One of the joys of Georgetown is that you never quite know what to expect next. A walk down Jalan Masjid Kapitan Keling, Penang’s ‘Street of Harmony’, allows visitors to appreciate the wealth of different cultural and architectural influences that make up this town.
Within a matter of minutes you are transported from the colonial British enclave around St George’s Church into the heart of the Chinese community at the famous Goddess of Mercy Temple, and then past one of Penang’s most fascinating areas: Little India.
If you have only just acclimatised to Chinese Penang then prepare for another culture shock. Step down Lebuh Pasar and into the surrounding streets of Lebuh King, Lebuh China and Lebuh Penang (not to be confused with the much busier Jalan Penang), and the first thing that will strike you is the change of smells in the air. After the heady incense of the Goddess of Mercy Temple, the sandalwood scents drifting out of the shops, mingled with delicate spices from the roadside snack stalls, are intoxicating and whisk you away over half a continent to the streets of South Asia.
This isn’t simply a few businesses transplanted to the streets of Penang, and the island has a large and long-established Tamil population. Little India is a thriving community and a feast for the senses, where bright — even garish — shop signs in Tamil and English sit above window displays of beautiful silks, shalwar kameez, garlands, Hindu statues and flowers. If you are a fan of bling, the area’s goldsmiths and jewellers will fascinate you and everywhere you look there is something to catch the eye. Take some time to work your way around the shops and you may be surprised at what you find. There are some real treasure troves of all things Indian, and this is great place to shop for clothes and to pick up trinkets and souvenirs to take home.
For those who are not so interested in the shops, an enormous amount of activity is always going on in the streets themselves, from stall vendors shouting their wares, jewellers and tailors at work in front of the shops, groups of sari-clad women doing their regular shopping and waiters welcoming bypassing pedestrians into their restaurants. If you feel like dancing to the banging Bollywood beats that blare out of the area’s music and video stores, just go with it! This is a welcoming community and your enthusiasm will definitely raise a smile and some good humour among the locals.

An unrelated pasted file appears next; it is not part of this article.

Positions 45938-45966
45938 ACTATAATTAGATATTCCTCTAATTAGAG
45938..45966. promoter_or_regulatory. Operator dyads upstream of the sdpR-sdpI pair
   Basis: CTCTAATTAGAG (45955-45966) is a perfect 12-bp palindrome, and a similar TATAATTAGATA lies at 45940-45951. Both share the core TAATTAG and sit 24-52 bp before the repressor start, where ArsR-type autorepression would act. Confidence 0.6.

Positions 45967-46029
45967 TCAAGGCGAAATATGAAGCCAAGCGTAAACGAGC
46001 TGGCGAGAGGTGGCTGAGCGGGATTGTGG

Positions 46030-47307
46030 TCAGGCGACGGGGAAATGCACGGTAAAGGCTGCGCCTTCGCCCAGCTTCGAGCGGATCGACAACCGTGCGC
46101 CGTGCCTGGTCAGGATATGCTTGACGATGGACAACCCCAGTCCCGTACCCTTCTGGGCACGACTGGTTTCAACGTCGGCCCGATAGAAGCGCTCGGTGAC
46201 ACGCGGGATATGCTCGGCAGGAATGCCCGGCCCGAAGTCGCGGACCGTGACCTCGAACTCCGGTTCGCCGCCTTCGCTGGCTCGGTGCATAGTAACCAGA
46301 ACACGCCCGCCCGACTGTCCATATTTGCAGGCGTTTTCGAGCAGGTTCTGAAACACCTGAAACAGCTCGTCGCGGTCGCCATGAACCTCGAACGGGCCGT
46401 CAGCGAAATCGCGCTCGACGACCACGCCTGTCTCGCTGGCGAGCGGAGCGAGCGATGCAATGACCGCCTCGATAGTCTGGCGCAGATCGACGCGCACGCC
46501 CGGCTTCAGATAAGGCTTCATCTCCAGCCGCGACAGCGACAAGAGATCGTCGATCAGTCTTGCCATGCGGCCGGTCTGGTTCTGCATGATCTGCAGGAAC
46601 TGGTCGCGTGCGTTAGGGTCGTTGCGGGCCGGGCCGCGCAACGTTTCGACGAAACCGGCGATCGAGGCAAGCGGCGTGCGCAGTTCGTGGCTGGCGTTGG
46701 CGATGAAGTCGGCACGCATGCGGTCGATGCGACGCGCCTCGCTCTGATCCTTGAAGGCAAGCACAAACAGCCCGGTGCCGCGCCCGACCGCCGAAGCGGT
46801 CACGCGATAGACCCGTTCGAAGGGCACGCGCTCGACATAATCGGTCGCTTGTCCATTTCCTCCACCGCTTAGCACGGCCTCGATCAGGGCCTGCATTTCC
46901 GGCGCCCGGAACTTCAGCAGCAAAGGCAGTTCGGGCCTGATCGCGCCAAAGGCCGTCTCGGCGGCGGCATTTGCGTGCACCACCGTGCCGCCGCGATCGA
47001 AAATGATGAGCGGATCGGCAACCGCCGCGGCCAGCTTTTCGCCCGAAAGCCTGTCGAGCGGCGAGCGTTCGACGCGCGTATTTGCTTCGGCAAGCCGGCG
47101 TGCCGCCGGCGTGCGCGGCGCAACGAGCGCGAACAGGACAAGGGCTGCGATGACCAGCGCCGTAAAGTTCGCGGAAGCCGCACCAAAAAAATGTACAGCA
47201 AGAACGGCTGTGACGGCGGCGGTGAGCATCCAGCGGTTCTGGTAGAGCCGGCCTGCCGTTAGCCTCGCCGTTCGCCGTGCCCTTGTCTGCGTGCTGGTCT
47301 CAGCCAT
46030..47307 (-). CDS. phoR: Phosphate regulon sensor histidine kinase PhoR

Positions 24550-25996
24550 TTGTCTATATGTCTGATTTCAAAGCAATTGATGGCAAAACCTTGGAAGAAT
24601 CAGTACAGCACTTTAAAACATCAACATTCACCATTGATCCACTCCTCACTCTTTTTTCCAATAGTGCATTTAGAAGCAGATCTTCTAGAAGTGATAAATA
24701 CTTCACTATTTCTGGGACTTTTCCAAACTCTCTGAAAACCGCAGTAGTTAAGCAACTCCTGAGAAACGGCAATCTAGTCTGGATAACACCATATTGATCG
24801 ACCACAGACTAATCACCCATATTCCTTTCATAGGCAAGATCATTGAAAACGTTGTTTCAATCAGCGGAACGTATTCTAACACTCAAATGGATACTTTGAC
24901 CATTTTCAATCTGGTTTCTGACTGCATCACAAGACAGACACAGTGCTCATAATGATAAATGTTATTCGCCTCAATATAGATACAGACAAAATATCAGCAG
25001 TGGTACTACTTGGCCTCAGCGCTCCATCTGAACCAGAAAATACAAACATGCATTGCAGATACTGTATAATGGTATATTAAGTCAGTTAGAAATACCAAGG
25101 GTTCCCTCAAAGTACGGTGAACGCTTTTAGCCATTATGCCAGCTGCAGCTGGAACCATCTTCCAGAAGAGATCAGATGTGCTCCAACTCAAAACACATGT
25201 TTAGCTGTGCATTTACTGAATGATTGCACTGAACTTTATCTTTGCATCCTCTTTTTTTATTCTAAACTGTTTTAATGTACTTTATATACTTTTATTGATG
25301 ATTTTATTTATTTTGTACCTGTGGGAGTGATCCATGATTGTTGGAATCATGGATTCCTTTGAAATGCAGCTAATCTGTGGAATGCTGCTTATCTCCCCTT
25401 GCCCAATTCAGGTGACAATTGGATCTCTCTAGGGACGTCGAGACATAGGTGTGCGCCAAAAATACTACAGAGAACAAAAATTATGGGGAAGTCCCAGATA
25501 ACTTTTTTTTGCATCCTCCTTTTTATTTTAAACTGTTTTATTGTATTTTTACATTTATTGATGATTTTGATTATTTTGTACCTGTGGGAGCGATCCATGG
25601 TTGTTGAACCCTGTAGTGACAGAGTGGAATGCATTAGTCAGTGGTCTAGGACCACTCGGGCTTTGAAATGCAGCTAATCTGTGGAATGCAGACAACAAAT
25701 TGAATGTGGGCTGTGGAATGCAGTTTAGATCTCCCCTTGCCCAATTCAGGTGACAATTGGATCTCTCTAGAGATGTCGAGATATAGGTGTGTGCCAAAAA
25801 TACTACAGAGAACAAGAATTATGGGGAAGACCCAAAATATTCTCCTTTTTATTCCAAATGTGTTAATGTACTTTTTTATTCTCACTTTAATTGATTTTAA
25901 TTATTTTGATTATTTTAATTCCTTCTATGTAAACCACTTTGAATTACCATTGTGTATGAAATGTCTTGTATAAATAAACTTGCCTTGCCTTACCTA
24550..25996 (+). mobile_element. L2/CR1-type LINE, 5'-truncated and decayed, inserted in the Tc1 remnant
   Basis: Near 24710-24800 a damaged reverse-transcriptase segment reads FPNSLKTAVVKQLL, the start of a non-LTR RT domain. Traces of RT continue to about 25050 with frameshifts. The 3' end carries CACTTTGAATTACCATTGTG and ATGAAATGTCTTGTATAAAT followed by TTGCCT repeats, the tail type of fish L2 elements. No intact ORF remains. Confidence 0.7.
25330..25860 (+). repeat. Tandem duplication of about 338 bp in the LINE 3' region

It goes without saying that if you are craving Indian food, this is the place to come and the smells of coconut oil and spices will lead you right to the doors of the best eating spots. Choose from piping hot and fragrantly spiced samosa, bhajji, vadai and pakora, fried in front of you at the excellent stall on the corner of Lebuh Pasar and Lebuh King, or sample a calorific overload of sugar and e-numbers from Indian sweet shops such as Thali Sweets Cafe at 75, Lebuh Penang.
You can also pick up good vegetarian meals at Thali Sweets Cafe, and there are plenty of other sit-down restaurants to choose from. Our current favourite is Sri Ananda Bahwan, located in two branches along Lebuh Penang. Vegetarians can go to number 66 for a wide variety of vegetable and paneer-based curries, including favourites such as daal palak and aloo gobi (from 5 ringgit), while carnivores will enjoy the tandoori-cooked chicken and lamb dishes (from 12 ringgit) at number 55, on the corner of Lebuh Penang and Lebuh China.
If you enjoy browsing shops and spend some time at one of the restaurants, it is more than possible to spend a morning or afternoon soaking up everything that Little India has to offer. The area is also a photographer’s dream, and there are picture opportunities at every turn.
Round off your Little India tour with a visit to Penang’s oldest Hindu kovil at the Sri Maha Mariamman Temple, on the corner of nearby Lebuh Queen and Lebuh Chulia, from where you can work your way back on to Jalan Masjid Kapitan Keling to complete your ‘Street of Harmony’ walk.
By Mark Thompson.
Last updated on 18th February, 2017.
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